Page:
The final session on “Dysregulation and pathology”, chaired by Professor Giovanni Mallucci, started with Professor Karalyn Patterson’s talk on the representation of knowledge in the human brain and the ways in which factual memories break down in semantic dementia. The second talk, given by Professor David Menon from the Division of Anaesthesia, described his work on the neuroimaging of pathophysiology and potential outcomes in patients with traumatic brain injury. His research not only aims to understand the underlying mechanisms following acute brain injury such as car accidents, but also therapeutic avenues for achieving positive behavioural outcomes. The last talk in this session was given by Professor John O’Brien from the Department of Psychiatry, who investigates potential biomarkers, especially based on neuroimaging, in the early diagnosis of dementia.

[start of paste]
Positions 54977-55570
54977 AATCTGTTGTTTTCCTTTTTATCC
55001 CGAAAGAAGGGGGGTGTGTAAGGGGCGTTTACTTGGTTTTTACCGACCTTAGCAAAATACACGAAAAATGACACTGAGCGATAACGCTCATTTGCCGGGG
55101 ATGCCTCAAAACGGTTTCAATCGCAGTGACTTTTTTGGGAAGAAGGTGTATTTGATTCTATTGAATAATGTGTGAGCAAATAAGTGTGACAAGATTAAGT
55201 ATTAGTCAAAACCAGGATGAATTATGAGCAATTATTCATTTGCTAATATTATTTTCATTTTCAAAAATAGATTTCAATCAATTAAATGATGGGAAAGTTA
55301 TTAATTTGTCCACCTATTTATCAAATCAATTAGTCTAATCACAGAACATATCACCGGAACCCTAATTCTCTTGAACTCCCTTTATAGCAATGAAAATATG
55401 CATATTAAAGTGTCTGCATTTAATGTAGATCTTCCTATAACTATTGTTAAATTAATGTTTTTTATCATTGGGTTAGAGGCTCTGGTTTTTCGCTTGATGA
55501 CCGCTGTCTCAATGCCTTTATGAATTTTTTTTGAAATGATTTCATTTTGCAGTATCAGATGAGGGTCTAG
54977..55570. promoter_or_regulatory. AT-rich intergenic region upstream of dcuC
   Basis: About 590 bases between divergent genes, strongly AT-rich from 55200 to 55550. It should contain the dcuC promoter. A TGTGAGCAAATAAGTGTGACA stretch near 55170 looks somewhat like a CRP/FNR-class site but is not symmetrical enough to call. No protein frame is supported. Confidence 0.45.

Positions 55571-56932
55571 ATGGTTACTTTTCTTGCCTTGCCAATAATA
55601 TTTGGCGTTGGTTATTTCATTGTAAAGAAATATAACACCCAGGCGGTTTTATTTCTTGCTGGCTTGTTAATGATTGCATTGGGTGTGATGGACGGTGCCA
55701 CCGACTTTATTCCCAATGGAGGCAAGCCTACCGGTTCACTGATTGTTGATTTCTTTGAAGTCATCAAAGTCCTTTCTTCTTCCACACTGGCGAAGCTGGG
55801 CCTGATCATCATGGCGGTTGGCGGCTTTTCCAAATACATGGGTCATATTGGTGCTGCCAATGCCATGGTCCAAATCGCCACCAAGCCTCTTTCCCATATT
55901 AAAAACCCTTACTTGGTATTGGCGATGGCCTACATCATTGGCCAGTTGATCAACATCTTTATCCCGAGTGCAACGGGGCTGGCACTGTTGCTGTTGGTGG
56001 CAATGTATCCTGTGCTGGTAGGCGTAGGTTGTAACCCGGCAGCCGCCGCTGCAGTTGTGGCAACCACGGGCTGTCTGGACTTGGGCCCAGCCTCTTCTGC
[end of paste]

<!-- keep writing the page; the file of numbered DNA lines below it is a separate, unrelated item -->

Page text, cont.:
Subsequent to the three outstanding sessions covering major neuroscience disciplines, the first plenary lecture was given by Professor John O’Keefe, Director of the Sainsbury Wellcome Centre for Neural Circuits & Behaviour and Professor of Cognitive Neuroscience in the Department of Cell & Developmental Biology, Division of Biosciences at UCL, who has recently been awarded a Nobel Prize in Physiology or Medicine for his joint discovery of the place cells, together with Professors May-Britt Moser and Edvard Moser from the Norwegian University of Science and Technology. Held in association with MedImmune and introduced by Michel Goedert, throughout his talk, Professor O’Keefe entertained the audience with his anectodal descriptions of the historical timeline following the initial discovery of this “inner GPS” system. The second plenary lecture was given by the Nobel laureate Professor Edvard Moser, who discussed the grid cells and how they are affected by the geometry of the environment. These two distinguished speakers marked the end of the seminar at MRC LMB, and all delegates moved to the William Harvey lecture theatre at the Clinical School for the public lecture given traditionally in association with the Cambridge Science Festival and the Medical Research Council.